Stop me if you’ve heard this one: the team that really wants to be there is the one that wins a bowl game. Does Oregon want to be there when the Las Vegas Bowl kicks off a week from Saturday against Boise State? Some Bronco fans took a snippet from an Oregonian story about the Ducks’ Vegas bid out of context. “The news was a recruiting gut punch that carried as much force as LeGarrette Blount’s memorable postgame wallop back in 2009,” wrote Andrew Nemec. “This weekend, (coach Willie) Taggart addressed the possibility of a Vegas Bowl bid like a doctor laying out the worst-case scenario to a patient’s family.”
But it wasn’t a slam on this bowl. It was all about Oregon’s concern over its recruiting class, with the new early signing day coming up December 20. “‘We’ll have to change some things up,’ Taggart said. ‘We have a big-time recruiting weekend coming up the day before (the Las Vegas Bowl) so we’d have to cancel that. I don’t want to have to do that.’” Now the Ducks do have to do that. According to Nemec, Oregon secured its commitments early, encouraged the vast majority to sign in December and had the nation’s best collection of talent with its biggest recruiting weekend in school history set for December 15-16.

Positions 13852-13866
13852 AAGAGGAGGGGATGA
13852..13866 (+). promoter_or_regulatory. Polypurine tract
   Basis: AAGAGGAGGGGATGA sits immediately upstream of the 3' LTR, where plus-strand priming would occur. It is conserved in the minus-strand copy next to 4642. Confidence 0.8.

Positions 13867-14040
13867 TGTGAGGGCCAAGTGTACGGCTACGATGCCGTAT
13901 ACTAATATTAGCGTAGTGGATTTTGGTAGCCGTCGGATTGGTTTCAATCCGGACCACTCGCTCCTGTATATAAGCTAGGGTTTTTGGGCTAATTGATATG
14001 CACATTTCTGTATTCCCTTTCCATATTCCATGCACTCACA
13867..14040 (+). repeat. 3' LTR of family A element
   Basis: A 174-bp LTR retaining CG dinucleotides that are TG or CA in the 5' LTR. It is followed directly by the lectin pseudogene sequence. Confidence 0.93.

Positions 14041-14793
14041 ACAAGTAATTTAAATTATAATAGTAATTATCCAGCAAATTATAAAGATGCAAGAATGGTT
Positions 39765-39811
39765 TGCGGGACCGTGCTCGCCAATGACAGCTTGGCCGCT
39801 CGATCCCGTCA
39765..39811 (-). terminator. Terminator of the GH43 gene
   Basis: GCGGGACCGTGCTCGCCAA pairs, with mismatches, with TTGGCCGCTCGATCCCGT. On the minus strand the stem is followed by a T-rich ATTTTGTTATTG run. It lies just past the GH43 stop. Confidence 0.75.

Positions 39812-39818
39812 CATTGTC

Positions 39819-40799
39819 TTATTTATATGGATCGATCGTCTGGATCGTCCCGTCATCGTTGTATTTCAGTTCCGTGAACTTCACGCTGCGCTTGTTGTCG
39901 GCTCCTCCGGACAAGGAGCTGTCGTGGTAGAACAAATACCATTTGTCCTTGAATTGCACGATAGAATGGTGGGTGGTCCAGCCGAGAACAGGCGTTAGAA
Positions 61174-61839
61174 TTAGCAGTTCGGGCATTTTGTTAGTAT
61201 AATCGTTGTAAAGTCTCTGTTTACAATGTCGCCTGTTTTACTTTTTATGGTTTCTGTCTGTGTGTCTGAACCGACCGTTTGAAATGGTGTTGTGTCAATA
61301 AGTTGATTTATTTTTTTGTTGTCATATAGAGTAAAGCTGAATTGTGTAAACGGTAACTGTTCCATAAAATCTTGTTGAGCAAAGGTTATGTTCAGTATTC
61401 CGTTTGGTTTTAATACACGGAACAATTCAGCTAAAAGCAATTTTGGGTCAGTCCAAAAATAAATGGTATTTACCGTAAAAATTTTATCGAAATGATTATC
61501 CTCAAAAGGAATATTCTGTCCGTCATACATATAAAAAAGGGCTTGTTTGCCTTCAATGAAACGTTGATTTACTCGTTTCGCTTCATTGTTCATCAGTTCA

The biggest issue swirling around the Oregon program: will Taggart even be coaching the Ducks by the time December 16 rolls around? Taggart is the apparent front-runner to replace Jimbo Fisher at Florida State, and reports say he hooked up with FSU officials in Arizona yesterday while on a recruiting trip. Other reports say an announcement from the Seminoles could be made as early as today. The Ducks have offered Taggart a lucrative contract extension, but he hasn’t signed it yet—and the reason is kind of obvious. When Taggart’s asked if he’ll be around to coach against Boise State and beyond, he keeps saying, “Why wouldn’t I?”